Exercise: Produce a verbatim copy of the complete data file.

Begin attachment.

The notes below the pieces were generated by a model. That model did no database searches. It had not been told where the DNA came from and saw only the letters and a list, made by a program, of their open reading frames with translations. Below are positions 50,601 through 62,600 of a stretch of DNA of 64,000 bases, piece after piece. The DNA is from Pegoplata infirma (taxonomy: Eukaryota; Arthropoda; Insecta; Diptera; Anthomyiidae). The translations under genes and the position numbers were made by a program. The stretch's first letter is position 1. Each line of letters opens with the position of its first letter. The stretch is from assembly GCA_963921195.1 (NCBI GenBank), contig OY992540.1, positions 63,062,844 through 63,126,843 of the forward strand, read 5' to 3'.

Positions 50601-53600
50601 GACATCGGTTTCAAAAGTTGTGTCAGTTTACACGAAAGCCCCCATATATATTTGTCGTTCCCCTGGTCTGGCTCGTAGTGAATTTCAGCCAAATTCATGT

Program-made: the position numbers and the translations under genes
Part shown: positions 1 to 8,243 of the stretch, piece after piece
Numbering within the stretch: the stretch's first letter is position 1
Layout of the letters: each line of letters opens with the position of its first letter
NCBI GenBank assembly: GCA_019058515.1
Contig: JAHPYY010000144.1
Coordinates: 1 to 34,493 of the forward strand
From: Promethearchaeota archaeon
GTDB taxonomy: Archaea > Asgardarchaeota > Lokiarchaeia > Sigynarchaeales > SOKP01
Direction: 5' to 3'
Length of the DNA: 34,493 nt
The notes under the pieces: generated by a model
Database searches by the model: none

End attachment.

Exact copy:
The notes below the pieces were generated by a model. That model did no database searches. It had not been told where the DNA came from and saw only the letters and a list, made by a program, of their open reading frames with translations. Below are positions 50,601 through 62,600 of a stretch of DNA of 64,000 bases, piece after piece. The DNA is from Pegoplata infirma (taxonomy: Eukaryota; Arthropoda; Insecta; Diptera; Anthomyiidae). The translations under genes and the position numbers were made by a program. The stretch's first letter is position 1. Each line of letters opens with the position of its first letter. The stretch is from assembly GCA_963921195.1 (NCBI GenBank), contig OY992540.1, positions 63,062,844 through 63,126,843 of the forward strand, read 5' to 3'.

Positions 50601-53600
50601 GACATCGGTTTCAAAAGTTGTGTCAGTTTACACGAAAGCCCCCATATATATTTGTCGTTCCCCTGGTCTGGCTCGTAGTGAATTTCAGCCAAATTCATGT

Program-made: the position numbers and the translations under genes
Part shown: positions 1 to 8,243 of the stretch, piece after piece
Numbering within the stretch: the stretch's first letter is position 1
Layout of the letters: each line of letters opens with the position of its first letter
NCBI GenBank assembly: GCA_019058515.1
Contig: JAHPYY010000144.1
Coordinates: 1 to 34,493 of the forward strand
From: Promethearchaeota archaeon
GTDB taxonomy: Archaea > Asgardarchaeota > Lokiarchaeia > Sigynarchaeales > SOKP01
Direction: 5' to 3'
Length of the DNA: 34,493 nt
The notes under the pieces: generated by a model
Database searches by the model: none